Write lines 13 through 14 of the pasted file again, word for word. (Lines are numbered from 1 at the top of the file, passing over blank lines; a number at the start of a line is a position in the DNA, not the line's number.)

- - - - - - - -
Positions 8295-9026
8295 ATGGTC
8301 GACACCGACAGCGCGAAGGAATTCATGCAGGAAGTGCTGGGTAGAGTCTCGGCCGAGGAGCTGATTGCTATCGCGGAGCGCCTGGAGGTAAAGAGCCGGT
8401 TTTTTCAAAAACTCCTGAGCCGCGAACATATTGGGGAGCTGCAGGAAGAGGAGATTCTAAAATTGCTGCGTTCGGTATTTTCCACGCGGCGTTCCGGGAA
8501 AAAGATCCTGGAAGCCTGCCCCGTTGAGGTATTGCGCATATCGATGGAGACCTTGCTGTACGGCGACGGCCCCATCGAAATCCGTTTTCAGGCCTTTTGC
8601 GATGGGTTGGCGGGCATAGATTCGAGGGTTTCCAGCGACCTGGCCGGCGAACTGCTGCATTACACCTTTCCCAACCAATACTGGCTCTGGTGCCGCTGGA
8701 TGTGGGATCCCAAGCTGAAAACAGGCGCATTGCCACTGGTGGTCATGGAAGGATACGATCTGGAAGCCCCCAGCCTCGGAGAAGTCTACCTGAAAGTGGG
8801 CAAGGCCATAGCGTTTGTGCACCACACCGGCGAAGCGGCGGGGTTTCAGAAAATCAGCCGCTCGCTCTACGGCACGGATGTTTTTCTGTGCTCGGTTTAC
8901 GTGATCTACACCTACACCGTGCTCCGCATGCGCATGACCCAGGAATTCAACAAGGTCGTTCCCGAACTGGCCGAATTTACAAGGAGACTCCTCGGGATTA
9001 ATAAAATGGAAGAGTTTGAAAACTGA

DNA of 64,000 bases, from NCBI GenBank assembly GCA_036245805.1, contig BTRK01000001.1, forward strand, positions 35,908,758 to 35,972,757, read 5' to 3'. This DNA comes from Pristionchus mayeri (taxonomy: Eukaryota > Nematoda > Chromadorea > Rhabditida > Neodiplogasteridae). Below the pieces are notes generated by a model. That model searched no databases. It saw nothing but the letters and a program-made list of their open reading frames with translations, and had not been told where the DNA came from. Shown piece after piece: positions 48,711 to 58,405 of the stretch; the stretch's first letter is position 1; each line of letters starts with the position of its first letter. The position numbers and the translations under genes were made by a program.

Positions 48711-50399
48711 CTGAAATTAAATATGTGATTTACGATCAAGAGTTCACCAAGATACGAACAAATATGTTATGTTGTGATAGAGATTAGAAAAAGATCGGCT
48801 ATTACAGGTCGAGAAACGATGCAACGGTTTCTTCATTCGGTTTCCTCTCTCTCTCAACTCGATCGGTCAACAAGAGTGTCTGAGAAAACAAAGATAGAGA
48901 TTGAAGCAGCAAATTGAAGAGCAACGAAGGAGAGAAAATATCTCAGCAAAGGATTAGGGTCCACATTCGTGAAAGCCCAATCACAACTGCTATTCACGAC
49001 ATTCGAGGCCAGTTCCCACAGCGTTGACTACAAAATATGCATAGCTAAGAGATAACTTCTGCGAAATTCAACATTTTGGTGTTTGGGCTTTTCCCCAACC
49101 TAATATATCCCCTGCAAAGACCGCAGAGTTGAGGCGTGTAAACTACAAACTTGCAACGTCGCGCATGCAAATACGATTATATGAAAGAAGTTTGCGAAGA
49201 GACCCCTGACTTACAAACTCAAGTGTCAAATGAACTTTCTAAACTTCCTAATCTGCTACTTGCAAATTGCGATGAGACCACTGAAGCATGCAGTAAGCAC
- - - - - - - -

48711 CTGAAATTAAATATGTGATTTACGATCAAGAGTTCACCAAGATACGAACAAATATGTTATGTTGTGATAGAGATTAGAAAAAGATCGGCT
48801 ATTACAGGTCGAGAAACGATGCAACGGTTTCTTCATTCGGTTTCCTCTCTCTCTCAACTCGATCGGTCAACAAGAGTGTCTGAGAAAACAAAGATAGAGA